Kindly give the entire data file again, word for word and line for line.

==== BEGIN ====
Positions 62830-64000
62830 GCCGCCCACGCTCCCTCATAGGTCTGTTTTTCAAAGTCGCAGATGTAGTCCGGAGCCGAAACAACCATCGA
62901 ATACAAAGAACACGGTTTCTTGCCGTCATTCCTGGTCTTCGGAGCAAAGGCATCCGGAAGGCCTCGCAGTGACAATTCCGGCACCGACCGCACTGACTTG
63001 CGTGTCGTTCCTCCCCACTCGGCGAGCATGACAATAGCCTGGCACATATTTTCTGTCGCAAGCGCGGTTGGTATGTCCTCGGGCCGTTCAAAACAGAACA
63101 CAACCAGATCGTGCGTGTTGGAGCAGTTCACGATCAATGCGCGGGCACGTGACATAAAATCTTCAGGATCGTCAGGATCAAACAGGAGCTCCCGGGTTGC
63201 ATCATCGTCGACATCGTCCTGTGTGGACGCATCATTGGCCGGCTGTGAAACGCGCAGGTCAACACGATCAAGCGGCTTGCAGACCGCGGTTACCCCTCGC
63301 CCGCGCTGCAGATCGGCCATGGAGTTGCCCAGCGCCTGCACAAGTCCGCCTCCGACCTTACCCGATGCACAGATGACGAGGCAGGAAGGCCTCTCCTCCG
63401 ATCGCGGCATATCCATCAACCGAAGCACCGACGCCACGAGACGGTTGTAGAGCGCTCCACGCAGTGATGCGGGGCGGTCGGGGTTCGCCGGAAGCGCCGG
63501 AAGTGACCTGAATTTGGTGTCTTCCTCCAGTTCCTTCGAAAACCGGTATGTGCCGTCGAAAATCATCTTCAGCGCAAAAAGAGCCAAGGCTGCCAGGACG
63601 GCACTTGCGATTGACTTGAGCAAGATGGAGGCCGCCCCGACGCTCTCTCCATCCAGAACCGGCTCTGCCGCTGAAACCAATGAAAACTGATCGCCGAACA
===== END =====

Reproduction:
Positions 62830-64000
62830 GCCGCCCACGCTCCCTCATAGGTCTGTTTTTCAAAGTCGCAGATGTAGTCCGGAGCCGAAACAACCATCGA
62901 ATACAAAGAACACGGTTTCTTGCCGTCATTCCTGGTCTTCGGAGCAAAGGCATCCGGAAGGCCTCGCAGTGACAATTCCGGCACCGACCGCACTGACTTG
63001 CGTGTCGTTCCTCCCCACTCGGCGAGCATGACAATAGCCTGGCACATATTTTCTGTCGCAAGCGCGGTTGGTATGTCCTCGGGCCGTTCAAAACAGAACA
63101 CAACCAGATCGTGCGTGTTGGAGCAGTTCACGATCAATGCGCGGGCACGTGACATAAAATCTTCAGGATCGTCAGGATCAAACAGGAGCTCCCGGGTTGC
63201 ATCATCGTCGACATCGTCCTGTGTGGACGCATCATTGGCCGGCTGTGAAACGCGCAGGTCAACACGATCAAGCGGCTTGCAGACCGCGGTTACCCCTCGC
63301 CCGCGCTGCAGATCGGCCATGGAGTTGCCCAGCGCCTGCACAAGTCCGCCTCCGACCTTACCCGATGCACAGATGACGAGGCAGGAAGGCCTCTCCTCCG
63401 ATCGCGGCATATCCATCAACCGAAGCACCGACGCCACGAGACGGTTGTAGAGCGCTCCACGCAGTGATGCGGGGCGGTCGGGGTTCGCCGGAAGCGCCGG
63501 AAGTGACCTGAATTTGGTGTCTTCCTCCAGTTCCTTCGAAAACCGGTATGTGCCGTCGAAAATCATCTTCAGCGCAAAAAGAGCCAAGGCTGCCAGGACG
63601 GCACTTGCGATTGACTTGAGCAAGATGGAGGCCGCCCCGACGCTCTCTCCATCCAGAACCGGCTCTGCCGCTGAAACCAATGAAAACTGATCGCCGAACA